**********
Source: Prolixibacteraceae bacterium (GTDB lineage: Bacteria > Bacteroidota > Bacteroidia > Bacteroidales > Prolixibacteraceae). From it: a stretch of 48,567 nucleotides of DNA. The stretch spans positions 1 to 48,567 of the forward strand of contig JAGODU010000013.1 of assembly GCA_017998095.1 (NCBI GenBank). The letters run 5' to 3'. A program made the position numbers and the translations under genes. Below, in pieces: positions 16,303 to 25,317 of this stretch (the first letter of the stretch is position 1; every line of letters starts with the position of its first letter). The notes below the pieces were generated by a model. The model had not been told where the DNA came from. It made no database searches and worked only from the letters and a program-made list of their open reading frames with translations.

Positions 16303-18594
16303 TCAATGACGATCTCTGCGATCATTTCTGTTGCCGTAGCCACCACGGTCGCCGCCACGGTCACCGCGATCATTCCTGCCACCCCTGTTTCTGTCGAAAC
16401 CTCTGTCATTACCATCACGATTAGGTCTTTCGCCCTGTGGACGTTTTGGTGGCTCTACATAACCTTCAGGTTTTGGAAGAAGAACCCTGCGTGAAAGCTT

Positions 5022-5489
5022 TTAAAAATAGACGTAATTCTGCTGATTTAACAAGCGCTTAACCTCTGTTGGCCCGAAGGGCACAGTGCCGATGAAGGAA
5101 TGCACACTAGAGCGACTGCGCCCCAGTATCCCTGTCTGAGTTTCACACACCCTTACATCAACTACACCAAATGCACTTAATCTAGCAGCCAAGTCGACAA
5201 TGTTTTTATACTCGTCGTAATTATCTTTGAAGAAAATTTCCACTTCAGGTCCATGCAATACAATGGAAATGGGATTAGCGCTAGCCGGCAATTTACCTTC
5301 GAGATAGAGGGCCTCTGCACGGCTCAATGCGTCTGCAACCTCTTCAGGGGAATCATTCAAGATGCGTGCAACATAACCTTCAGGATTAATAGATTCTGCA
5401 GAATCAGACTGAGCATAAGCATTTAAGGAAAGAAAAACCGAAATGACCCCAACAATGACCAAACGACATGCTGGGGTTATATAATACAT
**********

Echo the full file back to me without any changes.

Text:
Source: Prolixibacteraceae bacterium (GTDB lineage: Bacteria > Bacteroidota > Bacteroidia > Bacteroidales > Prolixibacteraceae). From it: a stretch of 48,567 nucleotides of DNA. The stretch spans positions 1 to 48,567 of the forward strand of contig JAGODU010000013.1 of assembly GCA_017998095.1 (NCBI GenBank). The letters run 5' to 3'. A program made the position numbers and the translations under genes. Below, in pieces: positions 16,303 to 25,317 of this stretch (the first letter of the stretch is position 1; every line of letters starts with the position of its first letter). The notes below the pieces were generated by a model. The model had not been told where the DNA came from. It made no database searches and worked only from the letters and a program-made list of their open reading frames with translations.

Positions 16303-18594
16303 TCAATGACGATCTCTGCGATCATTTCTGTTGCCGTAGCCACCACGGTCGCCGCCACGGTCACCGCGATCATTCCTGCCACCCCTGTTTCTGTCGAAAC
16401 CTCTGTCATTACCATCACGATTAGGTCTTTCGCCCTGTGGACGTTTTGGTGGCTCTACATAACCTTCAGGTTTTGGAAGAAGAACCCTGCGTGAAAGCTT

Positions 5022-5489
5022 TTAAAAATAGACGTAATTCTGCTGATTTAACAAGCGCTTAACCTCTGTTGGCCCGAAGGGCACAGTGCCGATGAAGGAA
5101 TGCACACTAGAGCGACTGCGCCCCAGTATCCCTGTCTGAGTTTCACACACCCTTACATCAACTACACCAAATGCACTTAATCTAGCAGCCAAGTCGACAA
5201 TGTTTTTATACTCGTCGTAATTATCTTTGAAGAAAATTTCCACTTCAGGTCCATGCAATACAATGGAAATGGGATTAGCGCTAGCCGGCAATTTACCTTC
5301 GAGATAGAGGGCCTCTGCACGGCTCAATGCGTCTGCAACCTCTTCAGGGGAATCATTCAAGATGCGTGCAACATAACCTTCAGGATTAATAGATTCTGCA
5401 GAATCAGACTGAGCATAAGCATTTAAGGAAAGAAAAACCGAAATGACCCCAACAATGACCAAACGACATGCTGGGGTTATATAATACAT